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The coolers in the former Richard’s Kitchen still house prime-grade New York Strip, tenderized and rubbed with spices.

Cuts of wild sockeye salmon are chilled among muscles, scallops and giant shrimp. Delicate greens such as rainbow chard have been washed and are ready to eat.

But instead of Franklin chef Richard Goss cooking it up for customers, his newest business venture is providing it to people to sauté grill, roast and serve it themselves.

Goss has transformed the space previously occupied by his high-end Richard’s Kitchen restaurant into a foodie-centric marketplace. At Richard’s Market, the goal is to foster the growing trend of gourmet cooking with local residents, offering food that otherwise isn’t available to area epicureans.

He ultimately wants to teach people to use those ingredients with restaurant-quality techniques for their own gourmet fare.

“It’s exciting to work with people on a menu for dinner, and working on their technique so that they feel comfortable about producing a meal for friends and family. Raising their comfort level is a fun kind of challenge,” he said.

Richard’s Market will bookend Goss’ other eatery, Richard’s Brick Oven Pizza. The pizzeria will continue to operate its normal hours just south of the market.

Goss opened Richard’s Kitchen in 2004. The chef had received his training at the Philadelphia Restaurant School, and after graduating in 1989, worked in restaurants from Colorado to Vermont to Tennessee.

The decision to morph from a full-service restaurant to a casual marketplace came about as Goss re-evaluated his priorities and his time. With a 10-year-old son, he wanted to be able to spend more time with him.

Running a full-scale gourmet restaurant didn’t match up with that goal.

“I was spending all of my time here, so we needed an alternative,” Goss said.

From his time in the restaurant talking to customers, he remembered that people constantly wondered where they could get the supplies, ingredients and food that Goss served.

For area gourmets and connoisseurs, finding specialty steaks, rare foreign cheeses, and fresh seafood such as Prince Edward Island muscles and giant scallops meant driving to Indianapolis or beyond.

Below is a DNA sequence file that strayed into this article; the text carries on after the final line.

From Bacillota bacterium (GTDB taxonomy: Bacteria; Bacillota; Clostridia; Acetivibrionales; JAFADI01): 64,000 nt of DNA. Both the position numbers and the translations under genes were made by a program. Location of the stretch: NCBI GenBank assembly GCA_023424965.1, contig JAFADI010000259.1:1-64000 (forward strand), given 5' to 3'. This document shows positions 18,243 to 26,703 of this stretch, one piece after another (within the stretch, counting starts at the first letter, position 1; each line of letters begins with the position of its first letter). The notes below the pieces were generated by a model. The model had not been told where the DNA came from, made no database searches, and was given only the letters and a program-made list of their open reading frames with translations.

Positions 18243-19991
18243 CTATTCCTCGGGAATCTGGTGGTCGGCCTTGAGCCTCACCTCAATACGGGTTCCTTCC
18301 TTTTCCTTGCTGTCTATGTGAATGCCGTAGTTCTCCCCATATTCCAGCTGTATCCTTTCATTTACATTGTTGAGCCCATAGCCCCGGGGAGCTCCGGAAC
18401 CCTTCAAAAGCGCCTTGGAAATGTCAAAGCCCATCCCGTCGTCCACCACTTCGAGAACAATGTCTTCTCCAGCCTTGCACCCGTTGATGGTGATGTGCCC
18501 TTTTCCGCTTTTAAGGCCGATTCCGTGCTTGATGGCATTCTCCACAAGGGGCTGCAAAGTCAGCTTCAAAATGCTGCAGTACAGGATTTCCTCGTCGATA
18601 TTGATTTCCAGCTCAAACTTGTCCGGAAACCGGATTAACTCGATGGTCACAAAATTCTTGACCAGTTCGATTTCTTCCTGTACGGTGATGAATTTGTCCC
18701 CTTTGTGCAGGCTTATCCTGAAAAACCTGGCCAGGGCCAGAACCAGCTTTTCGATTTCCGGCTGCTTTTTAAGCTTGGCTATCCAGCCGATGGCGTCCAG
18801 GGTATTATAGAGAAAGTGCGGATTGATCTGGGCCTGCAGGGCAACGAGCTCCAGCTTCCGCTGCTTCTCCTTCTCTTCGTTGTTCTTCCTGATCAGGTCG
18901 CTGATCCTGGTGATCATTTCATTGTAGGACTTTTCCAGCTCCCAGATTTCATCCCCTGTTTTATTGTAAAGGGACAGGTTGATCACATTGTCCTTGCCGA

But Goss has envisioned a new business to fill that void locally.

“I had all of these connections via the restaurant to access this stuff. The alternative, then, was to offer these great ingredients to the public and then offer them tips on preparation and how they could get restaurant-quality meals in their own home,” he said.

Goss has tried to tap into the foodie trends that he sees every day.

His marketplace offers free-range chicken with no hormones or antibiotics. Fresh seafood is flown in weekly, including Chilean sea bass, rainbow trout, cod and scallops.

In making the transition, Goss also listened to his restaurant customers about what they wanted. He found a great demand for rare cheeses, such as the Maytag blue cheese, awarded and recognized as the best blue cheese in the U.S.

Another request was piave cheese, a yellow cheese with a nutty flavor similar to Parmigiano Reggiano. Drunken goat cheese, so called because the rind is soaked in wine, has become a popular option.

Cured meats such as salamis and prosciuttos that are hard to find in traditional markets also been have requested. Gluten-free pastas, crackers and breads cater to people looking to cut gluten out of the diet.

“It’s almost a partnership with people, instead of just offering them what I’m cooking. It’s bringing together and expanding their culinary skills and horizons,” Goss said.

To pair with the food that Richard’s Market offers, his wife, Meg Jones, has put together a modest but complete wine room. Jones chose offbeat bottles and varieties, fitting in with the theme of the market.

Every bottle is about $20, making it an affordable flourish for any meal that customers might be fixing, Jones said.

A library of cookbooks will be available for people to search for recipes that match the ingredients Richard’s Market offers, Goss said.

The market officially opened in May, and Goss is still trying to get a feel for what to offer. Once he has the marketplace established, he plans to start offering weekly demonstrations and themed dinners using the ingredients available.

Recently, he put on a small trial dinner where he roasted Gerber chickens and rainbow chard, fixed Georgian stone-mill cheese grits all together. He has plans to do a chicken and fish paella.

“We’d limit the dinners to about 20 people, so it’ll fill up quickly. But it will be an intimate thing,” Goss said.

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